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73 comments
Industri port
Industri port

Foo Fighters photo waiver one of the severest in the industry: Here's why we didn't sign 

Industriporte
Industriporte

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Martin Cameron
Martin Cameron

Foo Fighters' management's justification for the contracts -"Its just to protect the Foo Fighters from having their image sold and licensed without their knowledge or control."  Excuse me?  Whose image?  They are the photographers' images!  This is not a justification; it is a tantrum.  Grow up!  If you want fame and fortune having photographs of yourself in the public eye is essential - and once you have fame it is a natural consequence shared by politicians, TV presenters, actors and other 'celebrities'.  Having control of pictures of yourself is not needed and is certainly not a right.  If you are concerned about your public image then behave yourselves - like the rest of us have to.

I suspect that this is all about securing a financial interest in published pictures.  But, more important than the money is the journalistic integrity of the story behind the pictures. Some of the best pictures of great artists show them in full emotional flow with screwed up faces and tensed-up body language, maybe a little stoned or whisky-fueled.  Given the opportunity the artists' management would probably have held these images back and all we would have as a record of the music industry would be sanitised portraits of corporate puppets.

Rock and roll is supposed to be spontaneous, wild, edgy, dangerous - call it what you will.  Decent management would invite photographers to shoot the whole show and send the images to the world (after taking first pickings).  That way both the band and the photographers would benefit from the publicity generated. 

Jdeugenio
Jdeugenio

I personally would love to cram in the pit and watch Dave Grohl!  I agree that these legalities can be difficult for photographers but to stand up for the Foo Fighters I think if you actually had to deal with Dave you'd be happy to find he's a kind individual and the contract is just typical legalities.  Have you seen their tour rider?!  He allows fans to take and post photos at will and I'm sure its just because that's what they're supposed to do because you're a professional.  The sad thing is that even if all the photographers stand up for these contracts there is no stopping the kind of camera equipment you can bring into venues now, and fans will get these shots instead free of charge, so its a loose-loose on both sides.  Like the feedback you got on page two, some bands may be pretty hard core on these things, but the Foos aren't one of them.  The most strict Dave is with photographers involves the paparazzi and his family.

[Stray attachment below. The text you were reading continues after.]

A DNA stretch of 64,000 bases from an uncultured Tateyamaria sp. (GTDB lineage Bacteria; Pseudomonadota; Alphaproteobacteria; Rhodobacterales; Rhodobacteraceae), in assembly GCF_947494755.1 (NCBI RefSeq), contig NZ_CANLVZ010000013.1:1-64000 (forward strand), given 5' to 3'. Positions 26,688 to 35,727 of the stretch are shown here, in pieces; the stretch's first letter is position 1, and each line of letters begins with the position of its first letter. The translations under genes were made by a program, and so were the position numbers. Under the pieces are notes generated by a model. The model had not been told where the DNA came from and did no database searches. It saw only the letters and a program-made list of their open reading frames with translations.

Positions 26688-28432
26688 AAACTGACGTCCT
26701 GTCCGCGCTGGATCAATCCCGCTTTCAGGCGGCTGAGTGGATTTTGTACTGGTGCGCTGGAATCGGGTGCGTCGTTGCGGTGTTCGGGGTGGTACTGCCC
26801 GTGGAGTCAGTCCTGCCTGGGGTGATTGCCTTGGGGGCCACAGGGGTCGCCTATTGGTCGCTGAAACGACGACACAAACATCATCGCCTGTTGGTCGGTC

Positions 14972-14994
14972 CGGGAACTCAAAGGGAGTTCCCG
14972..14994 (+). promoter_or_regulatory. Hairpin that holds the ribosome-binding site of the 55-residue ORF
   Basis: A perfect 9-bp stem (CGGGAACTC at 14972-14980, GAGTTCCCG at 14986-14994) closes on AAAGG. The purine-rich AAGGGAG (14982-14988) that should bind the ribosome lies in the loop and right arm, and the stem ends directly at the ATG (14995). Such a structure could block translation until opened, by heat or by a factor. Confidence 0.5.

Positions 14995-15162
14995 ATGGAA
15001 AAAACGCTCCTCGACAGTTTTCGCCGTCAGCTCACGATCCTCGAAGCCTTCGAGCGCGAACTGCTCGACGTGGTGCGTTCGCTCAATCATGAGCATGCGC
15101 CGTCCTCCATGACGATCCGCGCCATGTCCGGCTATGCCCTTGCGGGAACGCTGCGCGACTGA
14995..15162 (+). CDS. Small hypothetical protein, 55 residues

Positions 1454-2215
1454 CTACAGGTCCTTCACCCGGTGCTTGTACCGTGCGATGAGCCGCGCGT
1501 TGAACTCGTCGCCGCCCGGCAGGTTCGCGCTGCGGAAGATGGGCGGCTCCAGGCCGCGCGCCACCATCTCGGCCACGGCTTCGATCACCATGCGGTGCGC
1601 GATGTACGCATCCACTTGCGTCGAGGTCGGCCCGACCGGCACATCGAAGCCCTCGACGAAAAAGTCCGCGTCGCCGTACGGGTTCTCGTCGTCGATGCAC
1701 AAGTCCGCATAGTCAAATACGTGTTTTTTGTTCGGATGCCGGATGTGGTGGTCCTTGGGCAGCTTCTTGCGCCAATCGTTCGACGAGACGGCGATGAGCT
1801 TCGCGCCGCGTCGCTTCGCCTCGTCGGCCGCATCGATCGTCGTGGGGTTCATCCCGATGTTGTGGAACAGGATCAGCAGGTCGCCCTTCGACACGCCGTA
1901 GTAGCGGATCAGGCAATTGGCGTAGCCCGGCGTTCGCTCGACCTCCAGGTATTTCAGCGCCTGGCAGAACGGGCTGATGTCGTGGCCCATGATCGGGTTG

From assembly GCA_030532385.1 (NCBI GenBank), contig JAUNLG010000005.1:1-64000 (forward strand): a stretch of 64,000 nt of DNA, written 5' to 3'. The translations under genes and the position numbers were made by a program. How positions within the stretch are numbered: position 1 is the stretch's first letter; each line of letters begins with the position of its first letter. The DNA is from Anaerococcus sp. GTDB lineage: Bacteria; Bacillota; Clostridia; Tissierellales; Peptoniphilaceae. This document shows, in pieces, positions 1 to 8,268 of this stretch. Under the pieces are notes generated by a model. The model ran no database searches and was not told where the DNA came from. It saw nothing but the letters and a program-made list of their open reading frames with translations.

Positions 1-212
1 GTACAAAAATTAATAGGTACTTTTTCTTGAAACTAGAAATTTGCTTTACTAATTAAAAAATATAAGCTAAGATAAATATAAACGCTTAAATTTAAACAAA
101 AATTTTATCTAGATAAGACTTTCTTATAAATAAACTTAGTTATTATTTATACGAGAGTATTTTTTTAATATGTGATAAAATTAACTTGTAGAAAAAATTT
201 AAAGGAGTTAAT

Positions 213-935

SEO Sydney
SEO Sydney

Awesome article. Thanks for sharing with us.

Gary Livingston
Gary Livingston

Also, this isn't aimed at freelancers like me. I make my money OWNING my rights to the images. Being able to syndicate them anywhere across media outlets requires proof of that copyright ownership.  

A staff photographer can get away signing this if the contract gives them specific permission to use the images in the publication they are working for.  They're still earning salary, they get to run images with the article for their publication, and they have nothing to worry about. Most of the rights to the images taken as a staff photographer are owned by the publication anyhow.

So, yeah, this is more aimed at staff and newbs that don't know what the hell they are signing away.

Gary Livingston
Gary Livingston

This is some fucking bullshit. Everyone, tweet @foofighters:disqus  and make sure they know we're calling them out on being a bunch of fuckheads.

Here, for easy copy/paste tweeting: What the fuck, guys? @foofightershttp://blogs.citypages.com/gimmenoise... You fight your music being in Glee but, you're cool with fucking photographers?

Photography
Photography